Award-winning author, dynamic keynote speaker, trusted advisor, & workplace tech expert 


Classes Taught

Information about the in-person and online courses that I taught during my four-year run at ASU as a full-time college professor.


Table of Contents


Full-Semester, In-Person


CIS450: Enterprise Analytics: Capstone


CIS440: System Design Capstone


CIS235/236: Intro to Information Systems


Half-Semester, Online


CIS450: Enterprise Analytics Capstone


CIS405: Business Intelligence


Courses I Would Love to Teach ↗️

My Schedule: Visualized

Click on the image above to see an interactive Tableau dataviz of my teaching schedule.

iconFull-Semester, In-Person

CIS450: Enterprise Analytics: Capstone

Course in a nutshell: This course explores the practice of modern analytics with a particular emphasis on Agile methods (read: Scrum). Over the course of the semester, students work with organizations on real-world projects. This typically involves data and statistical analysis, data visualization, scraping data, and more. I wrote Analytics: The Agile Way specifically for this course.

laptopCIS440: System Design Capstone

Course in a nutshell: This course covers traditional project-management methods and contemporary methods such as Agile, Scrum, Lean Startup, and DevOps. Over the course of the semester, students build a useful technology solution for their clients. This typically involves mobile apps, databases, or websites.

I learned a lot from your class, Professor Simon. Not only did it help me with my current classes, but I have applied that knowledge in my job as well.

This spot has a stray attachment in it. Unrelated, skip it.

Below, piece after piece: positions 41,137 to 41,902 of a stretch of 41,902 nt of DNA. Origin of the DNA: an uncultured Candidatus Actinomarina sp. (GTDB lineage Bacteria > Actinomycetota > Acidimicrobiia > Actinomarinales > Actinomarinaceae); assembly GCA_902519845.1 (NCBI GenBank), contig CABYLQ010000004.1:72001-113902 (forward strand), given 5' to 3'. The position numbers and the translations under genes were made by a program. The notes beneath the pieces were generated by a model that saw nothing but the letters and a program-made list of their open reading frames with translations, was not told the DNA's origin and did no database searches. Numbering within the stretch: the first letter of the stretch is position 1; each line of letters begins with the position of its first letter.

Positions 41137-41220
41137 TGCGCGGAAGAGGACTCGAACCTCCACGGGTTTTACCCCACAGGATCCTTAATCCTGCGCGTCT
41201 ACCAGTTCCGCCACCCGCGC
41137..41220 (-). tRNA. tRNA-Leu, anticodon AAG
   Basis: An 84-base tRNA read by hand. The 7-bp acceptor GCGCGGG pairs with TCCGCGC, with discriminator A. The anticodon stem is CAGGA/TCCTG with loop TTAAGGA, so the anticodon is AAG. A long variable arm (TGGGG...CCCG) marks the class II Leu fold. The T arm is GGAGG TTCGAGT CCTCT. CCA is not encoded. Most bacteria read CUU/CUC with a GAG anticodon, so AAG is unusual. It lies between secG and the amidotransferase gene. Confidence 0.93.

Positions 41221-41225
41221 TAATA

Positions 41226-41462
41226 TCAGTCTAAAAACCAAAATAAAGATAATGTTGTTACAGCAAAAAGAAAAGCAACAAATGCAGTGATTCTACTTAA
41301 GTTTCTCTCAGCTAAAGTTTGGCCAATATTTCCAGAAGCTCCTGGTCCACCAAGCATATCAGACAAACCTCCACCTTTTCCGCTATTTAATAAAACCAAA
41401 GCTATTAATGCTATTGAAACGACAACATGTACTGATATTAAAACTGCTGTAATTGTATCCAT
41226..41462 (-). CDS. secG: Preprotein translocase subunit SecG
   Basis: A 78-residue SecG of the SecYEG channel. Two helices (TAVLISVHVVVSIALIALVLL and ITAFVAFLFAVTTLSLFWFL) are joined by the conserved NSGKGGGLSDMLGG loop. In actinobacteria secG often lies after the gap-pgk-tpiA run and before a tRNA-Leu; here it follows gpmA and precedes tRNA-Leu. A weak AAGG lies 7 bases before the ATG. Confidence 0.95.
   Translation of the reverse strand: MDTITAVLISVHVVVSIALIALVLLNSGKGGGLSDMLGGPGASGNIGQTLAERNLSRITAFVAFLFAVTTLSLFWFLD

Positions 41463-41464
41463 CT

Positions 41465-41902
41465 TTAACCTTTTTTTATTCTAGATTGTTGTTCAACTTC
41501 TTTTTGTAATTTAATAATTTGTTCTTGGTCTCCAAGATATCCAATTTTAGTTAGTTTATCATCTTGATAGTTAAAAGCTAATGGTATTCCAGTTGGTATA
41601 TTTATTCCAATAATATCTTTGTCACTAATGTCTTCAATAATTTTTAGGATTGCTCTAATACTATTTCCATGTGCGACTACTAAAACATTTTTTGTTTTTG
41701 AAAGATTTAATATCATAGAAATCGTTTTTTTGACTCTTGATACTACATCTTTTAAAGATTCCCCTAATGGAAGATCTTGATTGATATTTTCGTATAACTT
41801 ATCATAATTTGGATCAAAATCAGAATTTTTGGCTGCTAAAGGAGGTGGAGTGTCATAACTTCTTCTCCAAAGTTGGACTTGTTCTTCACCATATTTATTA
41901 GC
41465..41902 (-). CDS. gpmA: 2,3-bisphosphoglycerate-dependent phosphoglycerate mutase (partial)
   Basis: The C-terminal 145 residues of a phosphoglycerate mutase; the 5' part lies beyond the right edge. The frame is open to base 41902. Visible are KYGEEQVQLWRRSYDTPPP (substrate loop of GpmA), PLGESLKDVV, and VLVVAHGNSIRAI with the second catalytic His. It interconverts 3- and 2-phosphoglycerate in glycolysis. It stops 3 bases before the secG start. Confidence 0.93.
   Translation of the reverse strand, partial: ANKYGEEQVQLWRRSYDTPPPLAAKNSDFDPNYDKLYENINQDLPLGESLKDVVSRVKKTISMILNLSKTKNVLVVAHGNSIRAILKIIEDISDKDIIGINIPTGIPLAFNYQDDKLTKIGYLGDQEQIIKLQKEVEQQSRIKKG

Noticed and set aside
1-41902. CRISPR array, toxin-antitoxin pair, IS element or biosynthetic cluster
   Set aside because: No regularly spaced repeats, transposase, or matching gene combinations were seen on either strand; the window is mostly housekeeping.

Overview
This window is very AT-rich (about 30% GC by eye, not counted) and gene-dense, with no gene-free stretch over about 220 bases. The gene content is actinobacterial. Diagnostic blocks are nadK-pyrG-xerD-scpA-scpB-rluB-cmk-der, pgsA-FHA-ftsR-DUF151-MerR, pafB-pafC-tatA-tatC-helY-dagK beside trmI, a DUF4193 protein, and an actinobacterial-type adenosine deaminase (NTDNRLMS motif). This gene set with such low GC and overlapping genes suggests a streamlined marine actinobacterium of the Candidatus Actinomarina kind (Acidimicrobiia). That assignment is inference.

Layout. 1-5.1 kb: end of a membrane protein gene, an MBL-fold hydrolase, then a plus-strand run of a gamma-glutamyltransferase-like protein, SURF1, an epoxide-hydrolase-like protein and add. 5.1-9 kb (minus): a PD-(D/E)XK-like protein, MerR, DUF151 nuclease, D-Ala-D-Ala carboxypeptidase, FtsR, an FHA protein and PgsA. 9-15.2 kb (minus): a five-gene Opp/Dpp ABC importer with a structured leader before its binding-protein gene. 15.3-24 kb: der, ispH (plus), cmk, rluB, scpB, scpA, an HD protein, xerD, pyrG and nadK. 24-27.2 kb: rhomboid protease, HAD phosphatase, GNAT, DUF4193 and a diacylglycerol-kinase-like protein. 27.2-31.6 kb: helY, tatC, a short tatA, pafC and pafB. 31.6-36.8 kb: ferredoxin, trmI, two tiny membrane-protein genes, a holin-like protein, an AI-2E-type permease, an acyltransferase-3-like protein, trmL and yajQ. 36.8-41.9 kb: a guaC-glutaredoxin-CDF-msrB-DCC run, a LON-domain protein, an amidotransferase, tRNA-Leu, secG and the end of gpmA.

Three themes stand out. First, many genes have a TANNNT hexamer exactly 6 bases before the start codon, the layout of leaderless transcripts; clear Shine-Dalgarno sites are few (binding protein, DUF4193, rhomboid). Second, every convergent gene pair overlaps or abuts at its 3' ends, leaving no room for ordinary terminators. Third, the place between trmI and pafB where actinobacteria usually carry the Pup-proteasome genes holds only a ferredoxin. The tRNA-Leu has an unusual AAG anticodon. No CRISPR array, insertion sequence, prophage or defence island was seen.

—Former student

In May of 2018, the CIS department chair assigned me an introductory survey course for the forthcoming academic year. To be sure, I had improved my three 400-level courses—something that my student evaluations certainly reflected. It turns out that undergraduate freshman and sophomores frequently select their major if the professors who teach their introductory courses are particularly dynamic. Sure, I was a tad disappointed at first, but I understood why and flexibility is a core tenet of my teaching philosophy.

CIS236: Intro to Information Systems – Honors

Course in a nutshell: This survey course introduces the competitive and strategic uses of information systems. We tackle how information systems are transforming organizations and even entire industries. We also broach the issues, difficulties, and opportunities facing contemporary professionals and managers.

More specifically and in no particular order, we cover Big Data, cloud computing, business intelligence, databases, programming, how computers work, the Internet of Things, social media, analytics, Business Intelligence, Big Data, mobility, the web, the Internet, Business Process Management (BPM), and many other subjects.

Yikes. Talk about 30 pounds of, er, stuff in a ten-pound bag. 

If that wasn’t enough, we also cover The Phoenix Project, an excellent book about DevOps and continuous deployment.

CIS235: Intro to Information Systems

This course resembed CIS235, the non-honors version. I taught a bunch of sections of that one, too.

Good teaching is one-fourth preparation and three-fourths theater.

—Gail Godwin

Half-Semester, Online

CIS450: Enterprise Analytics Capstone

I developed this course in the Fall of 2017. I prepared all of the materials and recorded all 32 lectures.

CIS405: Business Intelligence

This course presents students the tools and mind-set needed for contemporary BI. There’s a particular focus on building and using business-essential BI capabilities. I teach this course—originally developed by my friend and muse Alan Simon. Cue the musi

    CIS310: Data Visualization

    This course covers the design of insightful business data visualizations and dashboards to improve business decision-making. Students use Tableau create interactive data visualizations—one of my favorite tools these days. That is, they move beyond static pie and bar charts. That is a key point in my book The Visual Organization.